# A Swing of Beauty: Pendulums, Fluids, Forces, and Computers

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## Abstract

**:**

## 1. Introduction

- Under-damped: The pendulum will swing back and forth, although its amplitude of oscillation will steadily decline, until it asymptotically approaches its equilibrium.
- Critically-damped: the pendulum returns to equilibrium as quickly as it can. If the damping parameter were made slightly more or slightly less, it would result in the pendulum returning slower to its equilibrium position.
- Over-damped: the pendulum moves towards its equilibrium position slower than the critically-damped case. There is no oscillation.

## 2. Methods

#### 2.1. Model Geometry

#### 2.2. Model Construction

- Position of Lagrangian Points
- Forces on Each Lagrangian Point (Horizontal/Vertical and Normal/Tangential Forces)
- Fluid Velocity
- Fluid Vorticity
- Forces spread from the Lagrangian mesh onto the Eulerian grid

## 3. Results

- Angular Displacement of the pendulum bob
- Speed of the pendulum bob
- Forces acting on the pendulum bob
- Effect the pendulum bob has onto the fluid
- Comparison between reduced ODE model and FSI model

#### 3.1. Angular Displacement of the Pendulum Bob

#### 3.2. Speed of the Pendulum Bob

#### 3.3. Forces on the Pendulum Bob

#### 3.4. Effect the Pendulum Bob Has onto the Fluid

#### 3.5. Numerical Comparison & Validation

## 4. Discussion and Conclusions

- A connection to where students may have seen fluid drag laws previously, i.e., the Stokes Drag Law and Pendulum Motion. Furthermore, it illustrates for students that famous laws of physics were discovered with systems that seem as “basic” as that of a pendulum.
- The differences that may arise between modeling a system using a reduced-order ODE model and attempting to computationally model all aspects of the system to a higher degree. We hope this shows students that reduced models are valuable in that they are usually easier to solve while (hopefully) capturing a bulk of a system’s dynamics. However, there are clear disadvantages as illustrated by the discrepancies that arise between the reduced order model and computational model—many dynamics are not captured in the reduced-model, e.g., the vortex wake or drafting, that maybe particularly interesting or important to understanding the system as a whole.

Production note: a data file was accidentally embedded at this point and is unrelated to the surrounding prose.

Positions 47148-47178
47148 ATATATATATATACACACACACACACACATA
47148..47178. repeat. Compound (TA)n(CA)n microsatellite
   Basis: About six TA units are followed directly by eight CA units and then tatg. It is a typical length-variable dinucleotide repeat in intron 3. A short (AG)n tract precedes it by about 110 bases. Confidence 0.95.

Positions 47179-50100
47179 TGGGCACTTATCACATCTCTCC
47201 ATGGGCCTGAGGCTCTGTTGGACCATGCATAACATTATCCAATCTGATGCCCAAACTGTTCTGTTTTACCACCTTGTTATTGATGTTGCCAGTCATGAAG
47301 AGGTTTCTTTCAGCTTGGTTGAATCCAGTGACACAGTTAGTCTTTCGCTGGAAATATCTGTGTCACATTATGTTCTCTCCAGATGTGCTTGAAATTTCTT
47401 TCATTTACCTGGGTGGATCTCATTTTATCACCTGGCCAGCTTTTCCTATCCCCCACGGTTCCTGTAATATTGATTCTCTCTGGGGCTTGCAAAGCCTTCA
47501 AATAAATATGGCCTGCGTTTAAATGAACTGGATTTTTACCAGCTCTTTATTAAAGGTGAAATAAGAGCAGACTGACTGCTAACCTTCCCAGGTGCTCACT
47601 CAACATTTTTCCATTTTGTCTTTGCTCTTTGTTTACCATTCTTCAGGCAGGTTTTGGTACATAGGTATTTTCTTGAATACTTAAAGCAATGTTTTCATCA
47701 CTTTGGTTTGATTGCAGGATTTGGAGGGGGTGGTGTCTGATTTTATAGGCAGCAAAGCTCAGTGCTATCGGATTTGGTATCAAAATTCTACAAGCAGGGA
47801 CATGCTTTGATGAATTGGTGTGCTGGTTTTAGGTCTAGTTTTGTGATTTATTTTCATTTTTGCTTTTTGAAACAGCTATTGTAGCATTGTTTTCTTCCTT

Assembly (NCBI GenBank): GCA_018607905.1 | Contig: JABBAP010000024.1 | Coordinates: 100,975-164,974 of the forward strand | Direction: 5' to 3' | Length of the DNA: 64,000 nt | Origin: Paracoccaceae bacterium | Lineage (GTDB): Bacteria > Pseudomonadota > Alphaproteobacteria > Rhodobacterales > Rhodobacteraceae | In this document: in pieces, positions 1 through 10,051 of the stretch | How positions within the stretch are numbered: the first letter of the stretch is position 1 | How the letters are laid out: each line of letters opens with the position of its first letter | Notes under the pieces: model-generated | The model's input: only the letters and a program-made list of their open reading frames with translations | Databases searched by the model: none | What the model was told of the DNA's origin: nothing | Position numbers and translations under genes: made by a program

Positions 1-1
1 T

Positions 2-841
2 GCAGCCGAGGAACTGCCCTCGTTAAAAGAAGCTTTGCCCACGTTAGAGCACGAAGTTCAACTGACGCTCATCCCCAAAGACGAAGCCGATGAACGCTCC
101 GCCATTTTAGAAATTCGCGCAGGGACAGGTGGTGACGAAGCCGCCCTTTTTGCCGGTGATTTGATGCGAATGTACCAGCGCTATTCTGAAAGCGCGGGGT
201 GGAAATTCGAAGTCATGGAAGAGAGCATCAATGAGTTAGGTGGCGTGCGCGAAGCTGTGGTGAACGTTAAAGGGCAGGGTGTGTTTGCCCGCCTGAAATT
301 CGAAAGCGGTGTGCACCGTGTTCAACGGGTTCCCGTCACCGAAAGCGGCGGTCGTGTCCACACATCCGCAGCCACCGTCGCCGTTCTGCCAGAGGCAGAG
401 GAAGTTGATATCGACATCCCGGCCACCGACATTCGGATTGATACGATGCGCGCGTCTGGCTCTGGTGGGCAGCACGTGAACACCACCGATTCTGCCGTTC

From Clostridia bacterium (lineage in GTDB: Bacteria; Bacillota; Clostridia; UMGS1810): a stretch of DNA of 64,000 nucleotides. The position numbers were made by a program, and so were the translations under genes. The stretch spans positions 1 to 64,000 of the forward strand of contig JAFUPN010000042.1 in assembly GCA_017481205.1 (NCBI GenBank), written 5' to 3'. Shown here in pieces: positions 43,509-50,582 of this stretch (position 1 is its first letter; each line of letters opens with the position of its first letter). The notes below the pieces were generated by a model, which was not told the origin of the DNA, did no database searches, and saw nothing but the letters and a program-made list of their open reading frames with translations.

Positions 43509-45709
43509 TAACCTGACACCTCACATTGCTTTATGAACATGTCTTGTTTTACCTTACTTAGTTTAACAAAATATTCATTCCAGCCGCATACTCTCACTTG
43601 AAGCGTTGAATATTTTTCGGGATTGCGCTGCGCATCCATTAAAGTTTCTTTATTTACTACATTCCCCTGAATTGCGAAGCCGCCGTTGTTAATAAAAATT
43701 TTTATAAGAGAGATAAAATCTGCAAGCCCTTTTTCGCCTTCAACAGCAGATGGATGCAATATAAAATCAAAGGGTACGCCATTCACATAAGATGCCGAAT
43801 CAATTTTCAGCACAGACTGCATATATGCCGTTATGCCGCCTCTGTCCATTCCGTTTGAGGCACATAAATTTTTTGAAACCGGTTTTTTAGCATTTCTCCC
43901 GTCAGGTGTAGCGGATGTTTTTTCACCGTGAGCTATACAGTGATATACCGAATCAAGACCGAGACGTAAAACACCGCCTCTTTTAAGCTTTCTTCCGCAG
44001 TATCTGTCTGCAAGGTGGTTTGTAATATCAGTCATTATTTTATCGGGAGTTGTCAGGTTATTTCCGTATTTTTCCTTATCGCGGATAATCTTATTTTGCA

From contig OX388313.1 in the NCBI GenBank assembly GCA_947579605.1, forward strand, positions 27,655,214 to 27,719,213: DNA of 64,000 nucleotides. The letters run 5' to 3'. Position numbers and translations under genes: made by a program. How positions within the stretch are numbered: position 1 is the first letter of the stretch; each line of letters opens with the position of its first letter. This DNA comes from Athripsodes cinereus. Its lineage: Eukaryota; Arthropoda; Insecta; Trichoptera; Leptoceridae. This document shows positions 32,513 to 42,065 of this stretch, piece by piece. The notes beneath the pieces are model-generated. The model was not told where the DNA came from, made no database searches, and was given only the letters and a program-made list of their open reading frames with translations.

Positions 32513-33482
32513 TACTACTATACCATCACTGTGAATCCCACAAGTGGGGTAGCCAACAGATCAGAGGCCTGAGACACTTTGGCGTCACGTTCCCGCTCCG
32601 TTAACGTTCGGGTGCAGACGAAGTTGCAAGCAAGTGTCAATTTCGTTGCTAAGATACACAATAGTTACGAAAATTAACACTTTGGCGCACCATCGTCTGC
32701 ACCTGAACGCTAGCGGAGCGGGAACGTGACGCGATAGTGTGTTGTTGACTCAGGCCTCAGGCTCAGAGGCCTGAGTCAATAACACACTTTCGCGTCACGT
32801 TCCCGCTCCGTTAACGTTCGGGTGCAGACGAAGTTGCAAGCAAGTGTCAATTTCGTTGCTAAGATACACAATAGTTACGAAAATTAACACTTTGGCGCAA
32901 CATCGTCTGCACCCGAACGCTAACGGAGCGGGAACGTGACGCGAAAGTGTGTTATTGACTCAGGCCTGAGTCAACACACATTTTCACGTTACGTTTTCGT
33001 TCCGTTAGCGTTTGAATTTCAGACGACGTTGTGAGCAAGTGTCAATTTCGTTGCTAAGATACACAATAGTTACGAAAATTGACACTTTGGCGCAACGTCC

- Similarly, the full dynamical richness of a system may only be explored by investigating its explicit fluid mechanics, even in a system as seemingly “simple” as a single pendulum immersed in a fluid. Moreover, to even study systems involving fluids and objects immersed therein, it requires either sophisticated experimental techniques or computational expertise. This work shows that a computer can be an immensely powerful tool for performing science. More than that, programming knowledge is highly sought after in this day and age [83,84].
- The observation that even systems that are routinely studied in some introductory courses, like a pendulum, may still have open, exciting research questions that scientists and engineers actively pursue.

## Supplementary Materials

## Author Contributions

## Funding

## Acknowledgments

## Conflicts of Interest

## Abbreviations

CFD | Computational Fluid Dynamics |

FSI | Fluid-Structure Interaction |

Re | Reynolds Number |

IB | Immersed Boundary Method |

ODE | Ordinary Differential Equation |

## Appendix A. Instructor Resources

**Teaching Resources:**

**Pendulum_Classroom_Supplement.pptx/.pdf**: presentations which may be used in class; slides that tell the story of the paper. Note that the $.pptx$ file has embedded movies in $.mp4$ format.**Movies**: directory containing movies ($.mp4$ format) pertaining to each simulation shown in the manuscript.- Note that an open-source fluid-structure interaction model of a point-mass pendulum can be found at: https://github.com/nickabattista/IB2d in the sub-directory:IB2d → matIB2d → Examples → Examples_Education→ Pendulum.
- Visualization software used: VisIt (https://visit.llnl.gov/) (v. 2.12.3)

## Appendix B. Immersed Boundary Method

**F**(r,t), is specific to the system being explored. For this pendulum model, it takes the following form

#### IB Algorithm

**Step 1:**Calculate the force density, ${\mathbf{F}}^{n}$ on the immersed boundary, from its current boundary configuration at time n, ${\mathbf{X}}^{n}$.

**Step 2:**Use Equation (A3) to spread the force from the Lagrangian boundary to the Eulerian (fluid) mesh to compute ${\mathbf{f}}^{n}$